q If LOS, diffracted and scattered signals not significant (LOS dominates) Ø Reflected signals may be significant
q If no LOS, reflection/diffraction/scattering are primary means of reception

q Received power (PR) at a particular location is only a fraction of the total power used by the transmitter to transmit the signal (PT)
q Pathloss=PT –PR
Ø Depends on distance/separation between Tx-Rx
q Need to estimate path loss to design wireless links q How to estimate path loss?
q There are well-known path loss models
Ø 2-Ray model: reflections considered, but frequency-independent (antenna heights are important)

Free Space Path Loss (
PR=PT( c )2 4πdf
Surface area of sphere Asphere = 4πd2 (d=radius); surface area of antenna Aant = λ2/4π Power density at sphere surface = PT/4πd2
PR = power density x surface area of antenna

q A factor of 10 increase in distanceà20dB more path loss (20dB/decade) Ø 2.4 GHz path loss at 1 meter = 40.04dB, 10 meter = 60.04dB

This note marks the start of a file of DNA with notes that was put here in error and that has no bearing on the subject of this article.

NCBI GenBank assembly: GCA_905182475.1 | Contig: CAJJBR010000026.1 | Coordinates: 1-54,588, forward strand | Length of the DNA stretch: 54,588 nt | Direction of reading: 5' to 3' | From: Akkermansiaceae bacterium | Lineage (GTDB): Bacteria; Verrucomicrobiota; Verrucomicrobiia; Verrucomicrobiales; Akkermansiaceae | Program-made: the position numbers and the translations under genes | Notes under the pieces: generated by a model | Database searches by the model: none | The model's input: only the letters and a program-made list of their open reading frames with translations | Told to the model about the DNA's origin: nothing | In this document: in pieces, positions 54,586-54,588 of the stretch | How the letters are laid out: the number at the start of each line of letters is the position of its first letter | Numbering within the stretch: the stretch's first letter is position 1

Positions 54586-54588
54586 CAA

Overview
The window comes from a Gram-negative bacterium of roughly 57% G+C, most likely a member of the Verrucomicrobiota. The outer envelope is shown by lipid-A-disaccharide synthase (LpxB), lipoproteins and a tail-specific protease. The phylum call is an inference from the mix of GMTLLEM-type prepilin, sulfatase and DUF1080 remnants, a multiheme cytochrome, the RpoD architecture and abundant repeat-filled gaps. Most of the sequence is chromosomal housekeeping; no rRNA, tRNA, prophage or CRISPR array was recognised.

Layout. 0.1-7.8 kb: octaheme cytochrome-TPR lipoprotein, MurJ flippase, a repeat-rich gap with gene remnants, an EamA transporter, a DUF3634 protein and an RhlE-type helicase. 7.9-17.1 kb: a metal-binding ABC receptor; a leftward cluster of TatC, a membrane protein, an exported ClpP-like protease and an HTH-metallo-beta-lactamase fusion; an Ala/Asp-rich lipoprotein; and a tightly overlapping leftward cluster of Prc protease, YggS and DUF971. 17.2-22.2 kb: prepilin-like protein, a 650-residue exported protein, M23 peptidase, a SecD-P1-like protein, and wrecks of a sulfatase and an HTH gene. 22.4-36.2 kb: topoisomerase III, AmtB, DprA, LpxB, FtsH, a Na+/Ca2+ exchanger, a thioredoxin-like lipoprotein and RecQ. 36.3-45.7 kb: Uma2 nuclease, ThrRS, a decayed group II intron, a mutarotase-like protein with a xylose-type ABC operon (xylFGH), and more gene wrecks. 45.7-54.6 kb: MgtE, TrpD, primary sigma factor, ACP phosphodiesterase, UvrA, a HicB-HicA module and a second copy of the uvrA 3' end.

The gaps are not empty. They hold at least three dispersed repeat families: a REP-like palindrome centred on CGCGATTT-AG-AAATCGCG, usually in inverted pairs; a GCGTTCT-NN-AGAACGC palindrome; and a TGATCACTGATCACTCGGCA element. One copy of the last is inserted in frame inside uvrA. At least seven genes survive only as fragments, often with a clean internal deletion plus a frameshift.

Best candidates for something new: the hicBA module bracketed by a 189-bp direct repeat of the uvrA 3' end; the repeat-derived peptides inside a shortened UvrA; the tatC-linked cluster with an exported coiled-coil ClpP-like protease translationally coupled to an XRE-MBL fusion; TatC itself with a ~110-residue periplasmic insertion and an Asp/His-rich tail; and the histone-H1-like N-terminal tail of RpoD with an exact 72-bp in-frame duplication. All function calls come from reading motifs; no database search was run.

q The higher the frequency, the greater the path loss at fixed distance Ø At 10 meter, 2.4GHz = 60.04dB, 5GHz = 67.25dB
space path loss (

q The received power (received signal strength or RSS) has to be greater than a threshold for the receiver to decode information correctly (with low error probability)
Ø Toachieveaminimumsignal-to-noiseratio(SNR)
q Different hardware/standard/equipment specify different values
Ø Larger bandwidth à larger minimum power (and vice versa)
Ø Larger receiver noiseàlarger minimum power (and vice versa)
q Examples (for room temperature) Ø LTE:-52dBm[roughly]
Ø Bluetooth:-70dBm[roughly]

q To increase the coverage with low transmit power, a manufacturer produced Bluetooth chipsets with a receiver sensitivity of -80 dBm. What is the maximum communication range that could be achieved for this chipset for a transmit power of 1 mW? Assume Free Space Path Loss with unit antenna gains.
Bluetooth frequency f = 2.4 GHz, PT= 1 mW, PR=-80 dBm=10-8 mW Wehave PR=PT( c )2
4πdf d=c PT/PR

q Multiple copies of the signal received (LoS+reflected NLoS)
q The LoS signal reaches the receiver first followed by the NLoS copy (NLoS has
longer path length compared to the LoS path)